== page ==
The Lavender of the Monasteries

The herbal laboratories in the monasteries offer a wide range of lavender-based products, ranging from food products to personal care, cosmetics and aroma therapy.

Lavender, or Lavandula, owes its evocative name to the Latin verb wash, which must be washed, and indicates that since ancient times this plant has been used for body cleansing and cosmetics.

But also for alimentary use, as it is used for flavouring sweets and jams.

The characteristic lavender flowers, with a blue-violet colour, release an unmistakable perfume, persistent and delicate at the same time, which finds its maximum during the flowering period between June and September. It is the summer flower that gives life to magnificent perennial gardens and breathtaking expanses in the villages where it is most cultivated.

Lavender is therefore not only a beautiful perfumed plant, but a flower with many qualities known since ancient times and handed down to us by the herbal wisdom of the monks.

The well known properties of lavender are used in the officinal and cosmetic field for the most different needs.

Lavender flowers, in the form of an infusion, are useful in cases of headaches and intestinal cramps, while herbal tea is a natural remedy useful in anxious cases, as well as in the presence of halitosis.

The lavender flowers infused in the bath water make a moment of pure relaxation, an aromatherapy session, releasing all its balsamic and purifying properties.

Soaps and other cosmetic products, based on essential oils and oleolites, have a pleasant scent of lavender and are useful for the rebalancing cleansing of oily and impure skin: they are very effective in case of juvenile acne because lavender has antiseptic properties that inhibit the proliferation of bacteria and regulates sebum, while for the innate healing property soothes the annoying pain of burns and insect bites.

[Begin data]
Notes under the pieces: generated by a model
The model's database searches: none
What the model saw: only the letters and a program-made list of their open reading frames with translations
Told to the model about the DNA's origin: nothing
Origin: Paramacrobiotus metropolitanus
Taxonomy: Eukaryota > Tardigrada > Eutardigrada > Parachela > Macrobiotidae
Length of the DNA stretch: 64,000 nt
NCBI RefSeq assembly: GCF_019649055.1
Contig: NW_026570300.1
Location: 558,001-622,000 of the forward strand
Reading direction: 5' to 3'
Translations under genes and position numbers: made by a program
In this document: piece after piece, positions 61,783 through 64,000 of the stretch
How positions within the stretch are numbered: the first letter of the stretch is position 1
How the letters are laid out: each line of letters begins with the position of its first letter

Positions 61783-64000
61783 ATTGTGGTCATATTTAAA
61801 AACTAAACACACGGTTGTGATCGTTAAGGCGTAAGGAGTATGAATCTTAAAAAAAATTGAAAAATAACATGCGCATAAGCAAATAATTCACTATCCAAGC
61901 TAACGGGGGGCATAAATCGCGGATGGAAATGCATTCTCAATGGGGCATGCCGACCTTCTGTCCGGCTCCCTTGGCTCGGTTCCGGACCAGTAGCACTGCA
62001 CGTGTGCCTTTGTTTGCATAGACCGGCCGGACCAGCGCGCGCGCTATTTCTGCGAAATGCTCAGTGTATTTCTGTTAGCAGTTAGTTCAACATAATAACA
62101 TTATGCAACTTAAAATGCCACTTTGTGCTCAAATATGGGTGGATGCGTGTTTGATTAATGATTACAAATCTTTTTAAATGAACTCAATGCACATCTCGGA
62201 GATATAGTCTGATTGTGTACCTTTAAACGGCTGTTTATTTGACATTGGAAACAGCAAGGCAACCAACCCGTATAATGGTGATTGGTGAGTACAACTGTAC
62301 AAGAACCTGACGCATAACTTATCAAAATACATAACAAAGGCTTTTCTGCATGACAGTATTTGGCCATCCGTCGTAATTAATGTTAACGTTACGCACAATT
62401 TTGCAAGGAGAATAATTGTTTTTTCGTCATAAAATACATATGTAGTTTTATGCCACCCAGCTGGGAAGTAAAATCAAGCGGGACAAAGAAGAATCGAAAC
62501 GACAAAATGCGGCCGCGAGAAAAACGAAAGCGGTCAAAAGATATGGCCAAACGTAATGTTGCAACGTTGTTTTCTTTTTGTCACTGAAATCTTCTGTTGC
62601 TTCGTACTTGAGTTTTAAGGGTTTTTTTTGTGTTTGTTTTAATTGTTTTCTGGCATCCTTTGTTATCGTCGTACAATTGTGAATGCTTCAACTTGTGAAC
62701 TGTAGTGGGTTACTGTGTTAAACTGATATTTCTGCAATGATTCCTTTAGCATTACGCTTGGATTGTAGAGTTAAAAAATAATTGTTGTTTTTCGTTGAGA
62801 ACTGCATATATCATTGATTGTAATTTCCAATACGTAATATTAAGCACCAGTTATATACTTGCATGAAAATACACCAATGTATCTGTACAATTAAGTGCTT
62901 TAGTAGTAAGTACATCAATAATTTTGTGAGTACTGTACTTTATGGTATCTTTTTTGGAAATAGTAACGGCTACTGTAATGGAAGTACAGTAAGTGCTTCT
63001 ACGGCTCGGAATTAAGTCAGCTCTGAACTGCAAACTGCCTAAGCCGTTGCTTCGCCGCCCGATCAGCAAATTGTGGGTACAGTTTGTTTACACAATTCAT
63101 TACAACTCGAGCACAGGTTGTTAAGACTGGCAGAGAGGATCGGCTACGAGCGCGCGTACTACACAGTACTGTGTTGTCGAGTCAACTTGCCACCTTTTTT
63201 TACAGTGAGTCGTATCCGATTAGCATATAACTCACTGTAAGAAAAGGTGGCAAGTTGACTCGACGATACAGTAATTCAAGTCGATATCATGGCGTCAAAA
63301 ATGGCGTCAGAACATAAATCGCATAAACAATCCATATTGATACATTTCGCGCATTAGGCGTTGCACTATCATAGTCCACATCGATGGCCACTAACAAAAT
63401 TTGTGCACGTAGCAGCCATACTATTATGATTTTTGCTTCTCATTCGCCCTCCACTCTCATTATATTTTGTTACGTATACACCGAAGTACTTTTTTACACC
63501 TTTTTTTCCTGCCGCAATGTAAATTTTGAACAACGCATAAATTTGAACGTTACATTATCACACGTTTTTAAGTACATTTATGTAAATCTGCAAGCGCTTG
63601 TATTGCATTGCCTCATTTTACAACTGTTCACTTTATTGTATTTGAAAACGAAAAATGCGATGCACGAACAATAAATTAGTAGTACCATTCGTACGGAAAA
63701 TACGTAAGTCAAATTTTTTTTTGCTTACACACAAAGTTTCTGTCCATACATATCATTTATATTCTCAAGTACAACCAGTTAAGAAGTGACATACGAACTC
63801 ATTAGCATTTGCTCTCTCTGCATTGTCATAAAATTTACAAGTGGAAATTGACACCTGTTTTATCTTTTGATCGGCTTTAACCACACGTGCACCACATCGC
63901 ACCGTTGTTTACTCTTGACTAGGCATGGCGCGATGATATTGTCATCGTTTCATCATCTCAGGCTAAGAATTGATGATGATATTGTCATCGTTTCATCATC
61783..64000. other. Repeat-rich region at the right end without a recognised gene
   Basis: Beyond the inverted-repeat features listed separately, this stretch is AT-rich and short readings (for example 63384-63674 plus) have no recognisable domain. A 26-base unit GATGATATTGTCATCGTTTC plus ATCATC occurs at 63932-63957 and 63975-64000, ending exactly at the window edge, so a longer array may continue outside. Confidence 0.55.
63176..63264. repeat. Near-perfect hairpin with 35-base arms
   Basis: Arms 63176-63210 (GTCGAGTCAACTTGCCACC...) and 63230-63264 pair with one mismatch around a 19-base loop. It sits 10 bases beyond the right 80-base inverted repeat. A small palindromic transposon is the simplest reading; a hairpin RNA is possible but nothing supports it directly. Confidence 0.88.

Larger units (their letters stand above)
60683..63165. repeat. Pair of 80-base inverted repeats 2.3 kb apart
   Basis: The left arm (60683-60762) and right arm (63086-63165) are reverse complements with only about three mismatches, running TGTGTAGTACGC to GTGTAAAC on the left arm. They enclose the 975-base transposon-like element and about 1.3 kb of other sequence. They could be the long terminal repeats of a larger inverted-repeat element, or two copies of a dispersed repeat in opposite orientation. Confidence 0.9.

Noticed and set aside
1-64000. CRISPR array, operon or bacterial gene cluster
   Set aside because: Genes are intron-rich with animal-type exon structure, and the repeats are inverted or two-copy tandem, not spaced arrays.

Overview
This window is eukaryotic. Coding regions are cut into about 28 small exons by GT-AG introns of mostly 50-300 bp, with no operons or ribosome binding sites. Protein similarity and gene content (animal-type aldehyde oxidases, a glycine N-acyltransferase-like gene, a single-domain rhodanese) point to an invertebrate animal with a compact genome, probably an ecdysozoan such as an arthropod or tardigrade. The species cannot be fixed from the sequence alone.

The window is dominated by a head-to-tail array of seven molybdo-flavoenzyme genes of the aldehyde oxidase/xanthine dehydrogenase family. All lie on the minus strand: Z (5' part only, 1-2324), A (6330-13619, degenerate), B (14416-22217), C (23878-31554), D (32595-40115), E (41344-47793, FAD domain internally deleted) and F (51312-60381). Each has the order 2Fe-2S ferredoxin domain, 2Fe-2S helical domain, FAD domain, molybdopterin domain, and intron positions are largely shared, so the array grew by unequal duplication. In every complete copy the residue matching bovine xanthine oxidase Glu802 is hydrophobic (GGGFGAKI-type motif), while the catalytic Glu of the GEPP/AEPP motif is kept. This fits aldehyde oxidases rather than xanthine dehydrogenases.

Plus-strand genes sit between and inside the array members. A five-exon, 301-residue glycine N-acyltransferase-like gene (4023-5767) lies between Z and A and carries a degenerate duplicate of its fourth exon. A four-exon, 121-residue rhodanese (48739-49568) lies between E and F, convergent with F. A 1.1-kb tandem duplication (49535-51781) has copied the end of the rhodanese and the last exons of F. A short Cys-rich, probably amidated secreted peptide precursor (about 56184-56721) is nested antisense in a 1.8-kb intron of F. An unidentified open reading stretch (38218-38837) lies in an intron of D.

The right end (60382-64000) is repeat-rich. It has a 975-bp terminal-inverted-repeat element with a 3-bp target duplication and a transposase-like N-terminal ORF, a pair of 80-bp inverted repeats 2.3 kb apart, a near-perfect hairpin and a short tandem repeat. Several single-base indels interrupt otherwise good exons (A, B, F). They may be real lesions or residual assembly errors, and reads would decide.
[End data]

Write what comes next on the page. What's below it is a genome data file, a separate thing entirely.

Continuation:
Our grandmothers teach us to put lavender flowers, also called spikelet because of the particular shape of the inflorescence, in drawers and wardrobes to perfume linen and keep moths and other parasites away.

A pleasant scent of lavender that accompanies the memories of entire generations.

The essential oil of lavender used in suffumigias is useful to fight asthma and an excellent remedy against colds, bronchitis and cough and all those cold diseases, while in the form of a dye, applied with a cotton swab on the skin, soothes rheumatism.

In aromatherapy lavender oil is recommended to relieve the symptoms of stress and reconcile sleep, a few drops on the pillow in the evening before going to bed favour serene and relaxed nights.

The herbal laboratories in the monasteries offer a wide range of lavender-based products, ranging from food products to personal care, cosmetics and aroma therapy.

  • Lavender honey from the Abbey of Notre Dame di Ganagobie France
  • Lavender Pear Jam Monastery Dominus Tecum Italy
  • Essence of Lavender of the Carmelites of Arenzano
  • Very pure essential oil from Notre Dame de Ganagobie Abbey in France
  • Praglia Abbey Lavender Ointment
  • Lavender pomade of the Discalced Carmelite Convent of Arenzano
  • Lavender Ointment Cream of the Abbey of San Miniato al Monte di Firenze
  • Soaps and liquid soaps
  • Perfumes and lavender deodorants of various monasteries (Camaldoli, Trappiste Valserena...)
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